While moving walleyes can traverse long, straight sections of a drop-off, they more likely hold for extended periods along any twists and turns along the edge. These may be formed by an actual physical change in the shape of the bar, point, or hump, such as a section where the drop-off is more precipitous. Or perhaps by a change in bottom type, like a rock deposit, indicated on electronics by a stronger return of the transducer signal. Some feature usually tends to concentrate fish somewhere along the edge.

Often, you can simply cruise along the drop-off, weaving your boat slightly deeper and shallower than the primary fish zone, using electronics to spot fish, or at least areas of higher potential. It’s quicker and easier to look for them than to actually fish every bit of potential deep water. Once you determine a high-percentage area, go back to the spot and fish it thoroughly.


It seems an apparent contradiction: trophy fishing becomes better in fall even though the fish are able to use more lake areas and greater depths compared to summer. In fall, however, walleyes typically school heavier and concentrate more in classic spots. As weedcover diminishes, fish are less able to hide from electronics. Once you find ‘em, catching multiple trophies is common. Yet location is more than just finding good spots. Establishing productive depths is paramount to success.

Since no temperature or oxygen barrier deters fish movement, walleyes can be at almost any depth, including quite deep. The transition to soft basin at the base of a structure is particularly attractive, even if it’s as deep as 40 to 70 feet (if available) — and in some cases, even more. Every lake tends to establish a productive depth range based on water clarity, forage, available depth, and other local conditions.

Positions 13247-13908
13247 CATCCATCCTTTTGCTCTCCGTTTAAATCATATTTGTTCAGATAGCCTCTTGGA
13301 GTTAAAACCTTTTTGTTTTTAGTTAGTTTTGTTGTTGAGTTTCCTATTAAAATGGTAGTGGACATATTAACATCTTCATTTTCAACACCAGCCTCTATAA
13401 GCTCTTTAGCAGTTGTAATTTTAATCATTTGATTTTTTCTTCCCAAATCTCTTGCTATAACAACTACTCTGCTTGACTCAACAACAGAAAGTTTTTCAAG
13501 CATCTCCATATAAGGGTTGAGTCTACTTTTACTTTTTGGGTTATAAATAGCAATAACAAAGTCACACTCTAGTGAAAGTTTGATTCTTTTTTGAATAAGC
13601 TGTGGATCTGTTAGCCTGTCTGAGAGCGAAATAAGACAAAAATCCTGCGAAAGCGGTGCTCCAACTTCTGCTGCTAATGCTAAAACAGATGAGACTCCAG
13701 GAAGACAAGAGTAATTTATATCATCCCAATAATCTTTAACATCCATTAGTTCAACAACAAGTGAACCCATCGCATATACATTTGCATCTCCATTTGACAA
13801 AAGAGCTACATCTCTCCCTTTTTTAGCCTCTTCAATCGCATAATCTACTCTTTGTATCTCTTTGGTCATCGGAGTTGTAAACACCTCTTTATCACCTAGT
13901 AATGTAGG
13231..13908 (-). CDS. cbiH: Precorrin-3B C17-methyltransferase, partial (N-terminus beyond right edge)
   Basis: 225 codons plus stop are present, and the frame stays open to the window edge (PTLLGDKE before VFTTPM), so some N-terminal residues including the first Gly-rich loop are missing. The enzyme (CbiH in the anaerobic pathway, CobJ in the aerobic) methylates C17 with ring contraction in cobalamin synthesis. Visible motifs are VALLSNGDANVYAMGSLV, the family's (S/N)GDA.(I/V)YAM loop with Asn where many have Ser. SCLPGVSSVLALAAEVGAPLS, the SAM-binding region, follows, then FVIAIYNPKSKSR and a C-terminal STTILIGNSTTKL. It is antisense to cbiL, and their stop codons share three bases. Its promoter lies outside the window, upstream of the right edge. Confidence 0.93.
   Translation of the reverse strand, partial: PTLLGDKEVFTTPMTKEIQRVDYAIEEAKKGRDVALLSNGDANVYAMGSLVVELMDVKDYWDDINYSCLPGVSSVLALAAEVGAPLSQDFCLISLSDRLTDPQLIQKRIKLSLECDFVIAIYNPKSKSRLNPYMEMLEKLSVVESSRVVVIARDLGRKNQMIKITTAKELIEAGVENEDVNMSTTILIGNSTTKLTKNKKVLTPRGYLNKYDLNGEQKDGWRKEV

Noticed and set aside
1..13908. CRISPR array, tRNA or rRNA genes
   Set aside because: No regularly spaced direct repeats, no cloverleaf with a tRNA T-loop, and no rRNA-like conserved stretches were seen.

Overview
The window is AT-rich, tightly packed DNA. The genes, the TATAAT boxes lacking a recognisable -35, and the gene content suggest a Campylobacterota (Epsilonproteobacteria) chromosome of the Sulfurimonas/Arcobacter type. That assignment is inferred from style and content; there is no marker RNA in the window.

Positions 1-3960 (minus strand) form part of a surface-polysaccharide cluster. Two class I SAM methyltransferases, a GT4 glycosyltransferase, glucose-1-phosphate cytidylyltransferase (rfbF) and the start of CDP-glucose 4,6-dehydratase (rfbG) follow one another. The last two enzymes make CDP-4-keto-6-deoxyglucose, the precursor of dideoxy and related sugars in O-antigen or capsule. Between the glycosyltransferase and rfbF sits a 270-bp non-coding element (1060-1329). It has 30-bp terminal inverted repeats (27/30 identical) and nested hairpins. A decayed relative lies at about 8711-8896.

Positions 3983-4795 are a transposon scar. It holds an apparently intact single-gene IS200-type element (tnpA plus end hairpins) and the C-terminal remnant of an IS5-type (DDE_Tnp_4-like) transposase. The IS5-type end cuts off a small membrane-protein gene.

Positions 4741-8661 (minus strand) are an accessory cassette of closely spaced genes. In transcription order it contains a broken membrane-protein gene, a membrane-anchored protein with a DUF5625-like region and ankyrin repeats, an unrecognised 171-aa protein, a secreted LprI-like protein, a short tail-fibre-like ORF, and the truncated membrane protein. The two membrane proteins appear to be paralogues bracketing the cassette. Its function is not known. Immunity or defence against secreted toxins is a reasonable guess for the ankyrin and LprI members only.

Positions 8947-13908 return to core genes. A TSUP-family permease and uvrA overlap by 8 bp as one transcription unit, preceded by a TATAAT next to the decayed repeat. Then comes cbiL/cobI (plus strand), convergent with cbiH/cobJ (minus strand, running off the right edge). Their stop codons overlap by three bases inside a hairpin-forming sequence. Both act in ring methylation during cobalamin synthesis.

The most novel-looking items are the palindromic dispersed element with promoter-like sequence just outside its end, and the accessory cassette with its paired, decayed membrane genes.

Example: walleye behavior on large, clear plateau reservoirs of the Missouri River in the Northern Plains states. During bright, calm midday conditions, walleyes might lie at the 35- to 70-foot level at the tips of points, in perfect position for vertical jigging jigs or spoons, or precision livebait rigging. Spot fish on your electronics, hover above them, and drop a lure or bait right on their noses.

Add a sudden strong wind, however, and wind-generated mudlines along shore might draw aggressively feeding fish up into as little as 3 or 4 feet of water. Switch to casting or longline trolling jigs or crankbaits in the shallows. In essence, the steepness of the structure enables fish to move only a short distance vertically without covering much distance laterally. Hence, the importance of steep structures in fall.

Take another example: a deep, clear northern natural lake. During calm conditions, walleyes might lie at the 35- to 55-foot levels, often along the transition from hard to soft bottom at the base of the drop-off rimming a point or hump. When they’re deep, it’s rigging and jigging territory. But at night, walleyes might rise up to cruise an adjacent sand and gravel flat, where fall-spawning ciscoes spawn in the shallows once water temperatures dip below 40F. After nightfall, longline trolling minnow-imitating crankbaits or casting neutrally buoyant minnowbaits might tear ‘em up in less than 10 feet of water. Once again, the steepness of the structures permits quick vertical depth change with little horizontal movement — a classic fall condition.

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A less classic but nevertheless dependable pattern occurs in shallow prairie lakes with little structure. In these fertile waters, an influx of forage into the lake in fall occurs as salamanders (morphing into waterdogs) and frogs desert swamps and reenter shallow soft-bottomed bays. Walleyes sense this and intercept the new-found food opportunity at the mouths of shallow bays, perhaps penetrating the bays themselves to feed under cover of darkness. Casting minnow imitators is deadly.